Andrew Wilson has returned to Ashdown Park Hotel in Sussex for the third time and he is now executive chef. It’s not difficult to understand the appeal: it’s the quintessential English country house hotel – Gothic Victorian architecture and more than 180 acres of grounds.
Andrew heads a team of 25 in the kitchen at the Elite Hotel Ashdown Park’s Anderida Restaurant but I caught up with him at the Bluebell Railway station at Horstead Keynes. No, he wasn’t waiting for a train but rather serving afternoon tea on a polished and gleaming Pullman carriage during the Sussex Food Festival weekend.
This chef has a relaxed manner and a quick smile, his conversation is peppered with compliments for the quality of baked goods at the show, and for his staff who joined him on this cool, blustery day. He comments that he would love to offer his hotel guests some of the locally produced jams but he would need so much that a small producer would have trouble consistently filling the order. Ashdown Park Hotel is, however, a sponsor for the Sussex Food Festival, which allows small producers to have a forum for their quality wares.
I asked Andrew why he chose to become a chef. “My eldest brother was a chef in the Royal Navy, and as the youngest in the family I looked up to him, and was always interested in what he was doing around the kitchen. My mother has a small wedding-cake business, too. As I ‘slipped through the net’ when the school was picking the football team, catering was what I decided to become involved in, and I wanted to get to the top. It’s been long hard hours, long hard days, some very tough restaurants and some very good restaurants to get here.”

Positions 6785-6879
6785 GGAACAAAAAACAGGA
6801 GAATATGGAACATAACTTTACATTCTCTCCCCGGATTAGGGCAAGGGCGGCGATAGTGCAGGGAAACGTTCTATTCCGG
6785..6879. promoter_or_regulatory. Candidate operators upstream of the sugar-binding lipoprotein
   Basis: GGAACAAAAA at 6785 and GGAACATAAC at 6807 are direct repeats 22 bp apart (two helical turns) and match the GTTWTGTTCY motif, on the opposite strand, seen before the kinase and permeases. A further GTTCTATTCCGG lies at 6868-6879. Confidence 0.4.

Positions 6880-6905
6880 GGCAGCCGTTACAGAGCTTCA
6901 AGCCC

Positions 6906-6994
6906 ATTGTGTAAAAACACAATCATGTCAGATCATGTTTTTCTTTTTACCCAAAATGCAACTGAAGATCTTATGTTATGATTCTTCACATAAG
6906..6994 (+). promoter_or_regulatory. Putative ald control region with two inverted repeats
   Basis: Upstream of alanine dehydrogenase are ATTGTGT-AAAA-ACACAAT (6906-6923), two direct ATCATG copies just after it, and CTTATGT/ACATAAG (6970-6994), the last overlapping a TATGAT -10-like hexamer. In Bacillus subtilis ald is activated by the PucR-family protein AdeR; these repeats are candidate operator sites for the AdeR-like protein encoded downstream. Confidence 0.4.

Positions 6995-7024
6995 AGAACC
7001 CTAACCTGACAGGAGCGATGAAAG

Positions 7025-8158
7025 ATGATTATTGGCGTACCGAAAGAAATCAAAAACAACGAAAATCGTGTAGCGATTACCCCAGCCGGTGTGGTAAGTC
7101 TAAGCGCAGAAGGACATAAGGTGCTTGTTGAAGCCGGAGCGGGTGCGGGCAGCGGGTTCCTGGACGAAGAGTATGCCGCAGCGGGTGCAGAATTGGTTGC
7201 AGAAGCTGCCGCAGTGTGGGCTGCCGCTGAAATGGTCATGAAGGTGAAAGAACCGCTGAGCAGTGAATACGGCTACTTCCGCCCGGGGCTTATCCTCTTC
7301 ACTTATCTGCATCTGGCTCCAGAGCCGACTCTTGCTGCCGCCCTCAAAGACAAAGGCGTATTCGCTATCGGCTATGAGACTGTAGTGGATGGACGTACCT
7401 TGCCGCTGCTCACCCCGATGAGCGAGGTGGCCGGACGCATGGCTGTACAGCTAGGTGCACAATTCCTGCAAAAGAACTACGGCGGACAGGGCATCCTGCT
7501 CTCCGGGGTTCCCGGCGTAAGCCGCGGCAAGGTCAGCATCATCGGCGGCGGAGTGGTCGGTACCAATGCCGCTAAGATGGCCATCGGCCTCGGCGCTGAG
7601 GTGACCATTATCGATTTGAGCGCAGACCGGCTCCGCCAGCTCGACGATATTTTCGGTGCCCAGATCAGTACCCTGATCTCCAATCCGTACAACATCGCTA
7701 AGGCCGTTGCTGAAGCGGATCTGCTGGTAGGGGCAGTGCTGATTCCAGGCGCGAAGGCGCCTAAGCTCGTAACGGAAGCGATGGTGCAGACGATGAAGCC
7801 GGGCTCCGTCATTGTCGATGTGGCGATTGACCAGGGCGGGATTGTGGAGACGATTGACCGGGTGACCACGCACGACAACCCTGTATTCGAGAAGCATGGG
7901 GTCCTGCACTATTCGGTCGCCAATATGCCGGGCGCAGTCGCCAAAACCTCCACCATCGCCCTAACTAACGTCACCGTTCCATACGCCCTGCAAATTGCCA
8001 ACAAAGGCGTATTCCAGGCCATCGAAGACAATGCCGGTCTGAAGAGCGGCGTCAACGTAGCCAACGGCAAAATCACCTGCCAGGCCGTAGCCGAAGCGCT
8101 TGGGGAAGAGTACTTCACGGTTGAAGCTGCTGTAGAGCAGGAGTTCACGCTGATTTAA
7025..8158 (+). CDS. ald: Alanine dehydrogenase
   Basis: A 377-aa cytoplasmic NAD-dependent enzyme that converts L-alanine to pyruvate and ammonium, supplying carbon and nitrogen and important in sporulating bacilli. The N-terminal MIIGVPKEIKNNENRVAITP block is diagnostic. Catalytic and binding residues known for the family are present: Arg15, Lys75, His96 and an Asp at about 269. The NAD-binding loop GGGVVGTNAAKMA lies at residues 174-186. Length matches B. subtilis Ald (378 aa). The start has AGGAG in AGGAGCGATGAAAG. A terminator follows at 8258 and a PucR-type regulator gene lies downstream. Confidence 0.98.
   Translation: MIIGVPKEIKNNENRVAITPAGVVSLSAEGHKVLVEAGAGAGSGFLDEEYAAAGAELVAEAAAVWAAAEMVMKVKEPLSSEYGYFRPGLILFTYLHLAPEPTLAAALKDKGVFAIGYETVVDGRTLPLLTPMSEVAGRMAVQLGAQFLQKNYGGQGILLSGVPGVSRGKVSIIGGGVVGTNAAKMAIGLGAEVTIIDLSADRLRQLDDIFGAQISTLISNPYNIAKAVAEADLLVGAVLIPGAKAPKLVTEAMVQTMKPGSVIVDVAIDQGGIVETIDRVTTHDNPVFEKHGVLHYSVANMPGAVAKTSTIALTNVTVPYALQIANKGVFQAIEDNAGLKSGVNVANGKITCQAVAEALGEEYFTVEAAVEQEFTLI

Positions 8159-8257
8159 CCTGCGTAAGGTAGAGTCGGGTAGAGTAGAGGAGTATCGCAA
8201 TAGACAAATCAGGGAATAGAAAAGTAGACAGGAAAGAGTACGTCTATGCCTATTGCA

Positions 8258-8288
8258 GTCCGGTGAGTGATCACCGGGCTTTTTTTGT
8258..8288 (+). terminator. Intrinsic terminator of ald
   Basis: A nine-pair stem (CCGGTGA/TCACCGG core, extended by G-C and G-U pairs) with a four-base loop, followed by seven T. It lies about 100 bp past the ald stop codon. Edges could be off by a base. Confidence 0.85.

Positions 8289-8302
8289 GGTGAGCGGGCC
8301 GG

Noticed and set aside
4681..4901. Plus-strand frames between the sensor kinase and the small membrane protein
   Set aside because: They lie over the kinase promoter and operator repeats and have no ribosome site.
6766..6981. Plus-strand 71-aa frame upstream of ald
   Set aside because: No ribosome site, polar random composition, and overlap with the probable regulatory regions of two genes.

Andrew is a Dorset lad and wanted a local culinary education. “I went to college in Bournemouth. You have to plan out your route to where you want to get to; I was determined to become an executive chef, so I set my goals and worked towards them from a young age.
“I did some stages at restaurants while I was at college – Le Gavroche, The Hyde Park in London – to get a ‘taster’, to get that experience. That process is designed so that a youngster can see what it takes to get to the top places: that’s when it hits home! But you have to work hard at any job; it’s true that catering is long hours, but it’s very rewarding, and it was more of an inspiration to me – I wasn’t put off.
“After college I worked at a small hotel in Weymouth, where the food was traditional, and at the Sea Cow Restaurant where the chef/patron was head of cuisine for the British Culinary Olympics team, and where the emphasis was more on fine dining. From there I moved up to London to gain experience in Michelin-starred restaurants. I wanted to work in London, but I always knew that was only temporary.” Andrew is still a country lad at heart.
Andrew’s food is contemporary British so I asked him how he viewed the place of British restaurants in the international culinary arena. “There used to be just a handful of Michelin-star restaurants in the ’80s, and most of those in London, but these days they are everywhere. This is both a good thing and a bad thing: it’s good that there are so many chefs at that level now, but it can take the shine off that Michelin star: there are so many different styles of cooking, so you can go to a pub and have good steak and chips and they’ll have a star for it, or go somewhere else and have an amazing gastronomic experience, and that restaurant will earn the same star. The criteria are so mixed now, and no-one’s quite sure what you have to do to gain a Michelin star. But we do have some very clever chefs and very innovative chefs, and it’s a good thing that Britain’s on the culinary map – not just France and Spain. It’s changed massively in the last 15 years.